‘Dodos’ circling around I.D.

Film explores intelligent design-evolution 'circus'

Kansas and an extinct bird share top billing in a new documentary film called “Flock of Dodos: The Evolution-Intelligent Design Circus.”

The 84-minute movie, portions of which were filmed in Lawrence, is slated for upcoming preview screenings at Harvard University and other prestigious venues.

The movie explores the science controversy in Kansas and Dover, Pa., which pitted mainstream scientists against proponents of intelligent design. It focuses on tactics and which side is winning or losing the public relations battle.

Randy Olson, the former Kansas University student, marine biologist and filmmaker behind the documentary, said Tuesday that mainstream science was losing the fight for public opinion because most scientists aren’t adept at public relations.

“‘Flock of Dodos’ revolves around the dodo as a metaphor,” Olson said of his film. “When an environment changes, you run the risk of extinction if you don’t change. The media environment of our country has changed, and the conservatives have figured that out. Scientists have not done a good job of figuring that out and they are running the risk of going the way of the dodo.”


Olson said evolution is the foundation of his own scientific knowledge but that he doesn’t take sides in the documentary, instead showing how tactics employed by intelligent design proponents make the concept attractive to people.

“It’s academics, it’s environmentalists – they don’t understand the fact that we live in a society where the facts alone are not sufficient,” he said. “Science absolutely requires two elements – you do the science and then you communicate it. Science really neglects the communications side.”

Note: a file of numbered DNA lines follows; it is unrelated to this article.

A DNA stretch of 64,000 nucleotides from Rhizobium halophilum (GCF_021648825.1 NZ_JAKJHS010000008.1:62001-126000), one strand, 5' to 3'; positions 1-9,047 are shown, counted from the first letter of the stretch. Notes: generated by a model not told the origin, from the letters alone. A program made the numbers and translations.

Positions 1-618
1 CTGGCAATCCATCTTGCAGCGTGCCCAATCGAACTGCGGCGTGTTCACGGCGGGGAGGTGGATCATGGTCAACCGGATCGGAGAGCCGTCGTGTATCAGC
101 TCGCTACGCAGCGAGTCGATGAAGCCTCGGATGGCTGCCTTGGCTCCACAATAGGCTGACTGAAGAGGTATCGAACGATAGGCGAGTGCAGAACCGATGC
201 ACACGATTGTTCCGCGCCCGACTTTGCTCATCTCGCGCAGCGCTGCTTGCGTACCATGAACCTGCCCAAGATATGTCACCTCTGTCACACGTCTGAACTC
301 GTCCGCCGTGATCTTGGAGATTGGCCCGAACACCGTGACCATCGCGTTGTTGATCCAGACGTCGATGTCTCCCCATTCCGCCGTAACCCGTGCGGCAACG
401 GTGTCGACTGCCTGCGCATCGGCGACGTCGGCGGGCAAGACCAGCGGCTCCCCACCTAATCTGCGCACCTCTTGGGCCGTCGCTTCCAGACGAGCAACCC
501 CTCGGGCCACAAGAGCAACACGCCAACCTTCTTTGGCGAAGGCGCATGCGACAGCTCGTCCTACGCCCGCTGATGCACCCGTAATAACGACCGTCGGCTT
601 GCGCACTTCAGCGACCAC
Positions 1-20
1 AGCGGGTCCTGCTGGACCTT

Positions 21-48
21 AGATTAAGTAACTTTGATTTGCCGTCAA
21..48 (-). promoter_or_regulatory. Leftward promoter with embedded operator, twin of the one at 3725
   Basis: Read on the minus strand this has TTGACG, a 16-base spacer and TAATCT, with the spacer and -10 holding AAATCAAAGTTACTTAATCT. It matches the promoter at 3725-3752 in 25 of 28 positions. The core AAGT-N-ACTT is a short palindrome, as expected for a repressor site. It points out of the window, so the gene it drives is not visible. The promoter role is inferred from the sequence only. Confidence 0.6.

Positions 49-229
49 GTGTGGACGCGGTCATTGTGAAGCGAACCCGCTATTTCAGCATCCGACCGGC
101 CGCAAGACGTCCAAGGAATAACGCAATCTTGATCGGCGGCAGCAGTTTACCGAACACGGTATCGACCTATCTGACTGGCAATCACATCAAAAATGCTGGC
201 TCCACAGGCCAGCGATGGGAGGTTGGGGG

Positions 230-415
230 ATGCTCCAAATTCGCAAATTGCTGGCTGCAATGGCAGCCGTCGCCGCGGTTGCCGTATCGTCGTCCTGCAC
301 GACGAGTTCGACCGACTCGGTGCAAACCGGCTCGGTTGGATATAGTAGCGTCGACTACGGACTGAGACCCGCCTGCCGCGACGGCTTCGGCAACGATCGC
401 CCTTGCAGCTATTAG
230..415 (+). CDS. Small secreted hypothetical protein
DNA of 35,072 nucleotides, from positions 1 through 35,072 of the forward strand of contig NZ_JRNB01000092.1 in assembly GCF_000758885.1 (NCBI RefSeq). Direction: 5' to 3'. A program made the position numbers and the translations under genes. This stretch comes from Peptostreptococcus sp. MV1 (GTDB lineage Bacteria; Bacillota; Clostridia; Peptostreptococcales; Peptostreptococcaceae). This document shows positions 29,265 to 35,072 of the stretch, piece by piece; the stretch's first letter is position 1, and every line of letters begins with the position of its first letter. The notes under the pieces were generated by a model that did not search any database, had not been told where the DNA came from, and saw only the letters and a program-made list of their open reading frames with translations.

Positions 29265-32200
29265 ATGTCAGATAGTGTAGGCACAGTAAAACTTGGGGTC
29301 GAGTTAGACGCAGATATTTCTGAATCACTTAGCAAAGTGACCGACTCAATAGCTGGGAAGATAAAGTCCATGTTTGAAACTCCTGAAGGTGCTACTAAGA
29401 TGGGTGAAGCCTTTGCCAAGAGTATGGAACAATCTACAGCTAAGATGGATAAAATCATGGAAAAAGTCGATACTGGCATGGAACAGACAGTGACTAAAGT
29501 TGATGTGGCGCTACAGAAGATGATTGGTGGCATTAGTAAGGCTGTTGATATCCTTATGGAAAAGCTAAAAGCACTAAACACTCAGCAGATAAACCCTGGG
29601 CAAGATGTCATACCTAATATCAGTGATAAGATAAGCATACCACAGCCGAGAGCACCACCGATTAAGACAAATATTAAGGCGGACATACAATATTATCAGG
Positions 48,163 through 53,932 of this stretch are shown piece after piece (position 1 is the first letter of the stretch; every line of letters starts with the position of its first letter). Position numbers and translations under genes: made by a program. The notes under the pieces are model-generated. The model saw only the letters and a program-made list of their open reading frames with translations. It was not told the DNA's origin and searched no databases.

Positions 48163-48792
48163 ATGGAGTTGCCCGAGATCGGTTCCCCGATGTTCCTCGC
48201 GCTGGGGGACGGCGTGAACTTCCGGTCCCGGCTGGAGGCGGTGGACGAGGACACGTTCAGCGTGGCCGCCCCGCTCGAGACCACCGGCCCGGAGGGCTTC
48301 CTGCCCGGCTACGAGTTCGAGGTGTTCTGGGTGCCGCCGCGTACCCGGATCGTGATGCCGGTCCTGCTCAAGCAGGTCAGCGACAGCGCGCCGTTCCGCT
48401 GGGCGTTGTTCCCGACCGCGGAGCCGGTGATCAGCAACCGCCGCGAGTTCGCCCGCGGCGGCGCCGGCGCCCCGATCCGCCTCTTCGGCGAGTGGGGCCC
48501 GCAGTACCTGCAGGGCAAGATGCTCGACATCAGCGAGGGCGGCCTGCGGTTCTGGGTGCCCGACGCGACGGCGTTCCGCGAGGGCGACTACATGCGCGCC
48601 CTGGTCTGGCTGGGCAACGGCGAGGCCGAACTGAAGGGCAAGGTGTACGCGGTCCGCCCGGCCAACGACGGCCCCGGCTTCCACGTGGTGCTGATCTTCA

Much of the film covers the controversy over public school science standards in Kansas.

Last year, the State Board of Education approved science standards sought by supporters of intelligent design, which open evolution to criticism although mainstream scientists say the theory is growing stronger each year thanks to new evidence supporting it.

The education board held hearings in May that drew international attention and showcased intelligent design.

Hitting the theaters

A trailer for “Flock of Dodos” and information on the documentary can be seen at www.flockofdodos.com.

The film will have its first public screening at 7 p.m. Feb. 2 at the Glenwood Arts Theater, at 95th Street and Metcalf Avenue in Overland Park. A panel discussion with supporters of both evolution and intelligent design will follow.

Kansans in the film include State Board of Education members Sue Gamble, Kathy Martin, Connie Morris and Bill Wagnon; intelligent design supporters John Calvert and Dr. William Harris; pro-evolution scientists Steve Case and Daphne Fautin, both Kansas University scientists; John Burch, Lawrence businessman; Jack Cashill, Kansas City, Mo., conservative author; Ed Leydecker, film producer; Randy Olson, maker of “Flock of Dodos”; and Muffy ‘Moose’ Olson, the filmmaker’s mother.

Steve Case, a Kansas University scientist who led a committee that wrote pro-evolution science standards that were later rejected by the education board, appears in Olson’s documentary.

“I doubt if it is one way or the other in its point of view,” Case said of the film. Olson “is tending to explore why each side doesn’t get it, and why we can’t hear each other talk.”

Case said it was probably true that it is scientists who have failed in the public relations battle.

“The Discovery Institute (which backs intelligent design) has hired a marketing firm. There isn’t an equivalent for science,” Case said.

Olson filmed portions of the documentary in Lawrence, including an interview with an intelligent design supporter at The Wheel, 507 W. 14th St.

Olson graduated from Shawnee Mission Northwest High School and then attended KU several years before going to Harvard to get his doctorate as an evolutionary ecologist. He later attended University of Southern California to become a filmmaker, and has worked with top Hollywood actors in short comic films.

He said despite the name of his new documentary, he’s not trying to poke fun at his native state, but said Kansas has a negative reputation because of the fights over science.

“Over the past 10 years, something has happened that has given Kansas a national image that saddens me. Somebody failed to consider the larger aspects of public relations in this,” he said.